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Mon Feb 22, 2021, 09:11 PM

The Texas power system failed in extreme weather. The same could happen in N.C.

Texas is in the dark. Could that happen here?

Many Texans have been without electricity for days as the power system operator struggles to bring its customers back online. North Carolinians may be asking themselves, “Could that happen here?”

To understand our risk, we need to be clear about the causes of the Texas disaster. Power systems are designed to meet the hours of highest demand, which has typically been hot summer days when people are running air conditioners. But in some regions, winter heating is driving those peaks in electricity demand.

In Texas, the bitter cold spell sent electricity demand soaring far beyond previous records. In addition, the grid was not designed to handle these extremes. The natural gas system was the biggest contributor to this failure with frozen delivery infrastructure reducing fuel supply. This supply reduction was exacerbated by the need to prioritize natural gas for home heating over electricity supply at a time of record demand. So when their governor sought to blame renewable energy for this catastrophe, his comments were disingenuous at best. Solar is a bit player in Texas and the unavailability of any wind turbines is minor compared to these thermal plant outages.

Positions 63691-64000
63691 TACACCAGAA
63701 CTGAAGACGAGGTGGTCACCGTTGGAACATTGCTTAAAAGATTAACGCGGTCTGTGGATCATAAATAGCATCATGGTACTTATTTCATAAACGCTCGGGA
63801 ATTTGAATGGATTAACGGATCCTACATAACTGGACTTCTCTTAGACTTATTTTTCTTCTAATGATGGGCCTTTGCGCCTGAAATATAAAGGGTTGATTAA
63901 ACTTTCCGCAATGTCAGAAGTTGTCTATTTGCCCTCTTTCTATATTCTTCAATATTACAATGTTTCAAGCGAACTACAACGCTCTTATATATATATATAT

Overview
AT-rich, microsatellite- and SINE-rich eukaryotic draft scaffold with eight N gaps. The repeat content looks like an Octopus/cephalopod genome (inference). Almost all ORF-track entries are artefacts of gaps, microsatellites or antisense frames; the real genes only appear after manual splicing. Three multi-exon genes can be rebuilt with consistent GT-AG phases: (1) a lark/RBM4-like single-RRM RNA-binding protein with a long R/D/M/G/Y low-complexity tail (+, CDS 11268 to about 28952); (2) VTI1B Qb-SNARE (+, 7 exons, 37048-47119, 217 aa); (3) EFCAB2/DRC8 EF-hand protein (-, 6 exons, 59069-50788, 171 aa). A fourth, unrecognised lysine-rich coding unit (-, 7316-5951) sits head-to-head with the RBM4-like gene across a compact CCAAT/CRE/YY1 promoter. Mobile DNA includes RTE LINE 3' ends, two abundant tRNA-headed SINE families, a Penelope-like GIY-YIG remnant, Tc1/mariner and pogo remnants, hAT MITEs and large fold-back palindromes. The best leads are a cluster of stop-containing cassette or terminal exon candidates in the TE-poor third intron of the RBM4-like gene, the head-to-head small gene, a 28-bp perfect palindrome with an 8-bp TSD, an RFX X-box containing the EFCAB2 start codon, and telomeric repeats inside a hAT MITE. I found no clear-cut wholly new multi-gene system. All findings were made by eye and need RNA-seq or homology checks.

So can this happen in North Carolina? Certainly, but we do have a few factors working in our favor. While over half of the electricity in Texas comes from natural gas, our region has a more diverse mix of electricity sources. We also have a greater reserve margin than Texas – meaning that we have more “extra” power plant capacity to serve as a buffer. Perhaps most importantly, while Texas is largely an isolated grid, we are part of a large interconnected network spanning the Dakotas to Maine to Florida. This means that we can rely on our neighbors for help in meeting peak demand.